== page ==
I’m participating in an 11-week Shakti series with Devi Yoga’s Kirsten Warner and almost 30 other magnificent Colorado women. Each week, we examine a different goddess of the Hindu pantheon and embody her energy, teachings and wisdom.
Noticing my reactions to these archetypes is pretty hilarious. I snubbed my nose a bit at Lakshmi–because everybody loves Lakshmi–and devoting my week to her brought abundance in ways I couldn’t imagine. Initially, I found myself turning away from Parvati a little bit, too. She’s the goddess of marriage and motherhood, and is the gentle, nurturing aspect of the Great Mother.
And I just don’t have time for that.
The creation of Parvati is so saccharine, it makes my teeth ache: Shiva was up in a cave doing his hermit thing, not deigning to engage with this world after his first wife, Sati, threw herself onto a sacred fire because her father didn’t show up to their wedding. (Parvati, by the way, is the second incarnation of Sati–they’re the same Goddess.) Without Shiva, the transformer, things had become tumultuous in the world of the gods. Brahma and Vishnu appeal to Shakti, the Great Mother, who agrees to take form as Parvati, make Shiva fall in love with her and restore the world to its rightful order.
So Parvati is born, already knowing that she is fiercely devoted and in love with Shiva, even though he doesn’t know she exists yet. She tries to get his attention–including employing Kama, god of desire, who ends up just making Shiva angry and is incinerated into formlessness–and resolves to devote herself to her own practice in order to get him to look her way.
She throws herself into her spiritual practice, feverishly practicing yoga and meditation and reading scripture, and eventually standing on one foot in the middle of a river for eons. Now even though Shiva is up in the mountain cave, in total union with the divine, he notices the spiritual energy coming off of Parvati’s devoted practice for millennia. Finally curious about what’s up with this chick, he poses as a young ascetic, who approaches Parvati in the river, and asks her what all this intense penance is for.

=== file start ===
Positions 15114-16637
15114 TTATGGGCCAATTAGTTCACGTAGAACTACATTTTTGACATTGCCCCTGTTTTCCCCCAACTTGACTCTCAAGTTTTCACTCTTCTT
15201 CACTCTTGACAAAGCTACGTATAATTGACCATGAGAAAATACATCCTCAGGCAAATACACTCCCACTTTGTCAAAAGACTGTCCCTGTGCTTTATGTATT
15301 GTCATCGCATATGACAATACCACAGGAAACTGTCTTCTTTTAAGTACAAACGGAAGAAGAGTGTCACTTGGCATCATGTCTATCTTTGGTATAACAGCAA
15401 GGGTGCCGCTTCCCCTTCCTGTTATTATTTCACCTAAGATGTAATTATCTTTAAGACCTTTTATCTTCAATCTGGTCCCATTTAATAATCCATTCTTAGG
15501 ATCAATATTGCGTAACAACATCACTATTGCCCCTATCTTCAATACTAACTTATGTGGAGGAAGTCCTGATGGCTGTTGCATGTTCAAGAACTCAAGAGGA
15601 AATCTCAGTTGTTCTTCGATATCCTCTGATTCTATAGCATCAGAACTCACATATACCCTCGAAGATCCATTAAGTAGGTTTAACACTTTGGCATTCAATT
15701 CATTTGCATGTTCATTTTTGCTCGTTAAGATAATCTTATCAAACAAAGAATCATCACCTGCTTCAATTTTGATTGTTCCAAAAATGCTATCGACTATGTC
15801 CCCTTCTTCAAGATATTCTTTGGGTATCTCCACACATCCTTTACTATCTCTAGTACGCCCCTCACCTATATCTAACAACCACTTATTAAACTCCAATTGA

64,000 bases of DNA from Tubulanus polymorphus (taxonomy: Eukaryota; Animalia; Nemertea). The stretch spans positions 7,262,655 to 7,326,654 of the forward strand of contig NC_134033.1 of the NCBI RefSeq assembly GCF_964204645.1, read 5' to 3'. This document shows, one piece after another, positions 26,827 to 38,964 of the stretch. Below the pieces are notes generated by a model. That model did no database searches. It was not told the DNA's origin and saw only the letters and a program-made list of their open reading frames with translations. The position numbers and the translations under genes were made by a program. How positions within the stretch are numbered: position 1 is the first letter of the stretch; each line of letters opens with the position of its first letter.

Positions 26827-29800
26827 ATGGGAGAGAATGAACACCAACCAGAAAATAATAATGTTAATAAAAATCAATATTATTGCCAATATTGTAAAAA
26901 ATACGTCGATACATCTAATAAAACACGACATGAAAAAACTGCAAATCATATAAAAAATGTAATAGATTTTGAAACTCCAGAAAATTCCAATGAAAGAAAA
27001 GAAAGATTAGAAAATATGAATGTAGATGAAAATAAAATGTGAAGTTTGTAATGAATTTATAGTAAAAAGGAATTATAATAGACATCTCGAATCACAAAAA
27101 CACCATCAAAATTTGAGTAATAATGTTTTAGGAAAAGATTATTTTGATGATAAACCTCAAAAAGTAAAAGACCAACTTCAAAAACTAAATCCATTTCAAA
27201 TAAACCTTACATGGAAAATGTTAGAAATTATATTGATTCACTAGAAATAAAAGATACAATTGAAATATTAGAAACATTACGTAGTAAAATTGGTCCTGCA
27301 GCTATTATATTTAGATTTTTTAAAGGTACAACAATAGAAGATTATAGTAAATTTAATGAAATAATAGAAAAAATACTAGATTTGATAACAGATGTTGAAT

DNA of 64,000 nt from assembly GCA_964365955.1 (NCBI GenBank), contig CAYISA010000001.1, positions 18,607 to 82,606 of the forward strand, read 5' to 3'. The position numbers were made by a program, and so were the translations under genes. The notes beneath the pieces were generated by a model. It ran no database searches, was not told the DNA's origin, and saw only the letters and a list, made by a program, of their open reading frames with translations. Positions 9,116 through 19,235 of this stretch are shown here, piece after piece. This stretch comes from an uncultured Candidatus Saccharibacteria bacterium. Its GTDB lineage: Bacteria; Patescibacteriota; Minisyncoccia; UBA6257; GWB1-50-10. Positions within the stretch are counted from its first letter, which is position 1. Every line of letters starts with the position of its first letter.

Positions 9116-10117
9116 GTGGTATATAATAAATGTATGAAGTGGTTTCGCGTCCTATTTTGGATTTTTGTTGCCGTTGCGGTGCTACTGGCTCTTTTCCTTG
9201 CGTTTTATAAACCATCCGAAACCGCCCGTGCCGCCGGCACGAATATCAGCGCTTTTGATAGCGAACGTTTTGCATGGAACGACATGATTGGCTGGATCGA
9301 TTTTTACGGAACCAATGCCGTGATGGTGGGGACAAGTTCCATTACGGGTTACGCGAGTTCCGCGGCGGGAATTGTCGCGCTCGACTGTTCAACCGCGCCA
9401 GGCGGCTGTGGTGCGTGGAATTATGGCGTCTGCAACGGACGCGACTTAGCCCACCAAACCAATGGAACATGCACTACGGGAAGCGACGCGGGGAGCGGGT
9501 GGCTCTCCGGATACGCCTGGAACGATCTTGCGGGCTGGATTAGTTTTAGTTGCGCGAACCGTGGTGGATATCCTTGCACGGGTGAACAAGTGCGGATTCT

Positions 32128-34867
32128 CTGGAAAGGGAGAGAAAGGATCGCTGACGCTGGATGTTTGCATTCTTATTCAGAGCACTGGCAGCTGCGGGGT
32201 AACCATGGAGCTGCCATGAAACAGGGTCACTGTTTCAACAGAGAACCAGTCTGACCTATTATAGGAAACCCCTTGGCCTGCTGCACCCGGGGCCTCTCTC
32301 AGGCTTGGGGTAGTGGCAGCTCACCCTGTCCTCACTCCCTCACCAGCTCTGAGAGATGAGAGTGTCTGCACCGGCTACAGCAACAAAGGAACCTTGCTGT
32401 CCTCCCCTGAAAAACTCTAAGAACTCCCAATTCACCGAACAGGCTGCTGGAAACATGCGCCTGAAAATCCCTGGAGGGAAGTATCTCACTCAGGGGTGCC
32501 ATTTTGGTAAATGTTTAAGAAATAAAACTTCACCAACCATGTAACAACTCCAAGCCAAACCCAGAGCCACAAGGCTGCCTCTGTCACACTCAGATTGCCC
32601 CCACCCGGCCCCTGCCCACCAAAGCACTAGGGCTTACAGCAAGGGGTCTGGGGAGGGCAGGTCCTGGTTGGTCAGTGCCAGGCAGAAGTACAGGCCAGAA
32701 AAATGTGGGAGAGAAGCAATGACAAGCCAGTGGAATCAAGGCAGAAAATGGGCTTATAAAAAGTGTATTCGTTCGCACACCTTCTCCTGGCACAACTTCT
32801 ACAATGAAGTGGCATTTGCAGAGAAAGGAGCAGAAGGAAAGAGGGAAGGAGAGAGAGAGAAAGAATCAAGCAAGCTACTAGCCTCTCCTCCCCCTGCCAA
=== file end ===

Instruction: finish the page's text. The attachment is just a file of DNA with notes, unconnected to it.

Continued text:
“I do this for love,” she says. “I am going to marry Shiva.”
The boy starts laughing. “Shiva?” he says. “That old dude in the freaking mountains? You’re kidding. You’re gorgeous, devoted…come hang out with me and Vishnu. He bestows his followers with wealth and gifts, and would never make you stand in a river on one foot for thousands of years.”
Parvati rolls her eyes and goes back to her meditation, but after more prodding from the boy, finally blows up at him, spewing accusations of blasphemy and proclaiming her devotion to Shiva.
Convinced of her devotion, Shiva appears and they get married.
But then I started thinking: what is Shiva? Shiva is a symbol for awareness, consciousness. Shiva is what stops Kali’s rampage, when he gazes at her with accepting, unconditional love for all her wrathful rage. Shiva is change, he destroys the ego to get you to your purpose and highest potential. Who are we, as yoga practitioners, if not devotees to that same, ultimate truth?
This Parvati legend can be interpreted as a woman’s quest for enlightenment, for awareness. She is so determined to unite with this ultimate truth, she sheds her ego for her intense love for Shiva, the spiritual awareness. Shiva can be a representation for spiritual progression, where it is not woman abandoning herself for a man, but a woman dedicating herself to a practice, and is united with consciousness.
There it is. That was the aspect of Parvati that struck a chord with me. Not only is she the goddess of marriage and childbirth, she is the Yogini, the devoted practitioner. She is emancipated and dedicated to her own spiritual growth, while engaging with Shiva as a wife and a mother. Not to mention that Shiva and Parvati have the most intense, cosmos-shaking lovemaking sessions, and talk philosophy and yoga theory as foreplay. Meow.
Let’s not forget that she is the mother to our fav.
Parvati reminds us that it’s possible to be devoted to the practice while still engaging in the world around us. As a spiritual seeker, I tend to lose myself in books, meditation, and my practice. I love to live and breathe it, listening to lectures as I cook, devouring literature, taking classes and workshops. Parvati says “Reel it in, girl.” Show your feathers, but clean your bathtub. Chant the Gayatri but then go have a beer with your friends. Study the texts, then close the book and watch cat videos on YouTube. Parvati shows us that as spiritual women, we are more able to interact with the world, even turning up the volume on our own reality, because we view it from a sensual place of awareness.
It’s not either/or. It’s both/and.